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Temperature measurement on MOEMS micromirror plates under illumination

 
: Wullinger, I.; Rudloff, D.; Lukat, K.; Dürr, P.; Krellmann, M.; Kunze, D.; Narayana Samy, A.; Dauderstädt, U.; Wagner, M.

:

Kullberg, R.C. ; Society of Photo-Optical Instrumentation Engineers -SPIE-, Bellingham/Wash.:
Reliability, packaging, testing and characterization of MEMS/MOEMS and nanodevices IX : 25 - 26 January 2010, San Francisco, California, United States; organized as a part of SPIE Photonics West on MOEMS-MEMS
Bellingham, WA: SPIE, 2010 (Proceedings of SPIE 7592)
ISBN: 978-0-8194-7988-4
Paper 75920P
Reliability, Packaging, Testing, and Characterization of MEMS/MOEMS and Nanodevices Conference <10, 2010, San Francisco/Calif.>
Photonics West Conference <2010, San Franciso/Calif.>
English
Conference Paper
Fraunhofer IPMS ()

Abstract
The Fraunhofer Institute for Photonic Microsystems (IPMS) develops and fabricates MOEMS micro-mirror arrays for a variety of applications in image generation, wave-front correction and pulse shaping. In an effort to extent the application range, mirrors are being developed that withstand higher light intensities. The absorbed light generates heat. Being suspended on thin hinges, and isolated from the bulk by an air gap, the mirrors heat up. Their temperature can be significantly higher than that of their substrate. In this paper we describe an experiment carried out to verify simulations on the temperature within the mirror plates during irradiation. We created a structure out of electrically connected mirror plates forming a four-point electrical resistor, and calibrated the thermal coefficient of the resistor in a temperature chamber. We irradiated the resistor and calculated the mirror temperature. In the experiment, the temperature in the mirror plates increased by up to 180 °C. The mirrors did not show significant damage despite the high temperatures. Also, the experiment confirms the choice of heat transport mechanisms used in the simulations. The experiment was done on 48 ?m x 48 ?m mirrors suspended over a 5 ?m air gap, using a 355 nm solid-state laser (4 W, up to 500 W/cm²).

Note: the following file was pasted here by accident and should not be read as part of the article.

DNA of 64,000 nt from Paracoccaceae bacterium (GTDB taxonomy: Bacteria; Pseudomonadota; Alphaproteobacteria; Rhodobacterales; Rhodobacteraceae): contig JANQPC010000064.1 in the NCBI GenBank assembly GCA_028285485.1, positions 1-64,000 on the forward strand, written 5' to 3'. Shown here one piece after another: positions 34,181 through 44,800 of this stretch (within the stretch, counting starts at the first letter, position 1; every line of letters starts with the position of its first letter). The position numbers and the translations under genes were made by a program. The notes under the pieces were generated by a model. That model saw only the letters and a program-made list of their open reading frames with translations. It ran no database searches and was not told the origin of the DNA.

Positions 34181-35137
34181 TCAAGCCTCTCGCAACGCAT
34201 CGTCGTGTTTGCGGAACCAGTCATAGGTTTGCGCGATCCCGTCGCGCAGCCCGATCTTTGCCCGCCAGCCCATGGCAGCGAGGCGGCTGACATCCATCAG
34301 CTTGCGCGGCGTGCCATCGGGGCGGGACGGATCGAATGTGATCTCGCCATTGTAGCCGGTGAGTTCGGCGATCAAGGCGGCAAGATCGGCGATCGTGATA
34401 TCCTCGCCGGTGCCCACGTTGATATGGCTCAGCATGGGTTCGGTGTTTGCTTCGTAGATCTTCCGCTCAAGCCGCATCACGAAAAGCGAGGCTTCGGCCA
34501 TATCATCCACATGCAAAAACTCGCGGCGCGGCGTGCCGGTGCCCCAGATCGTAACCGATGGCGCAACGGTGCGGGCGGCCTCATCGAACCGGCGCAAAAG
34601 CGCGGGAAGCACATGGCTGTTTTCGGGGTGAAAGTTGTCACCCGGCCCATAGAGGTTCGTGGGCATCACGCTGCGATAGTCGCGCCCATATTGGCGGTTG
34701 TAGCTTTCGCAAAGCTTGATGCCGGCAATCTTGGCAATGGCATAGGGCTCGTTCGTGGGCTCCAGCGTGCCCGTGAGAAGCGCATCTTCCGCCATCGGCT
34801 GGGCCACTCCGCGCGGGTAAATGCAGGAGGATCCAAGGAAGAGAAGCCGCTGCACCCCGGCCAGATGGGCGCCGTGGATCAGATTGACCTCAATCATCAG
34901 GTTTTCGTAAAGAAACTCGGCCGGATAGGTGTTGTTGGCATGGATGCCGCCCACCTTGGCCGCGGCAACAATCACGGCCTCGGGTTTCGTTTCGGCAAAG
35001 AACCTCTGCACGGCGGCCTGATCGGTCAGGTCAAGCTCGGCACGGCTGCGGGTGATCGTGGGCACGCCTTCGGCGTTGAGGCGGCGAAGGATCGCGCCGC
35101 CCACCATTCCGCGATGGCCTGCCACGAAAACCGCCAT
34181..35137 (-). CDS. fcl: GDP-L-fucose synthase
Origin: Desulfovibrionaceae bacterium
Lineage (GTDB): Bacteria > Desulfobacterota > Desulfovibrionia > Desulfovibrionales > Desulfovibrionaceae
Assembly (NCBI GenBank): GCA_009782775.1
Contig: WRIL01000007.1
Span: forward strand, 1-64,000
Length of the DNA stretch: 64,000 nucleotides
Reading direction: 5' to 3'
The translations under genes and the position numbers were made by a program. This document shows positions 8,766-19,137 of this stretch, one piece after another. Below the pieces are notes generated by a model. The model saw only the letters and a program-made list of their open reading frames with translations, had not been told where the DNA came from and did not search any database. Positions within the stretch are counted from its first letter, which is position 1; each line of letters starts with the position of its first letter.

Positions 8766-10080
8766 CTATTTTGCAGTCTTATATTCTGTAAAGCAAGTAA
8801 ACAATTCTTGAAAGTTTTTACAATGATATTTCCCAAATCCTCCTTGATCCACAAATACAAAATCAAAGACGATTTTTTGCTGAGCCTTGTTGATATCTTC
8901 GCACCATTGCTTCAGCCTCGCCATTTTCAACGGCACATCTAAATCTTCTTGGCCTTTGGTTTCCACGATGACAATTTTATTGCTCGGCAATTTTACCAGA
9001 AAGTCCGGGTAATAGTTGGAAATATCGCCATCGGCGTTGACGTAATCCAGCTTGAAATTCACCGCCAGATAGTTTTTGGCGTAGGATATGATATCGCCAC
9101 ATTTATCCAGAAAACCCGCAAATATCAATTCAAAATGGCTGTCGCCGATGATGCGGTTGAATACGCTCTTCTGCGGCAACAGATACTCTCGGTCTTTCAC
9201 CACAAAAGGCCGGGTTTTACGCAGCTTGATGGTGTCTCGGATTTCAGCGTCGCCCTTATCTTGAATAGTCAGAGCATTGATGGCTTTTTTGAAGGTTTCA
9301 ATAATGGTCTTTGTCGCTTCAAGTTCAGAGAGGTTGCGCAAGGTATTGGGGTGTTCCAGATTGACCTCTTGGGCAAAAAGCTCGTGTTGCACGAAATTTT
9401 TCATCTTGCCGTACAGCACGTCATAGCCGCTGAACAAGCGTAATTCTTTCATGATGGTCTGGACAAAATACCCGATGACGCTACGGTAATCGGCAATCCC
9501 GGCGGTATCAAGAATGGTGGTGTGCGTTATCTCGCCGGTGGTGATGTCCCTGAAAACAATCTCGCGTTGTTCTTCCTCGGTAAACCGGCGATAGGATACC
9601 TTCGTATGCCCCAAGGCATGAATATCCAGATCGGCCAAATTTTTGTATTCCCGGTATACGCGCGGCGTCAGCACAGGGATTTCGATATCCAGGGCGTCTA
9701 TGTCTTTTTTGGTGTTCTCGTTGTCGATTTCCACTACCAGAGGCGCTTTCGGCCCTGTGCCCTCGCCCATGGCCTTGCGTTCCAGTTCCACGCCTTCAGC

: http://publica.fraunhofer.de/documents/N-133300.html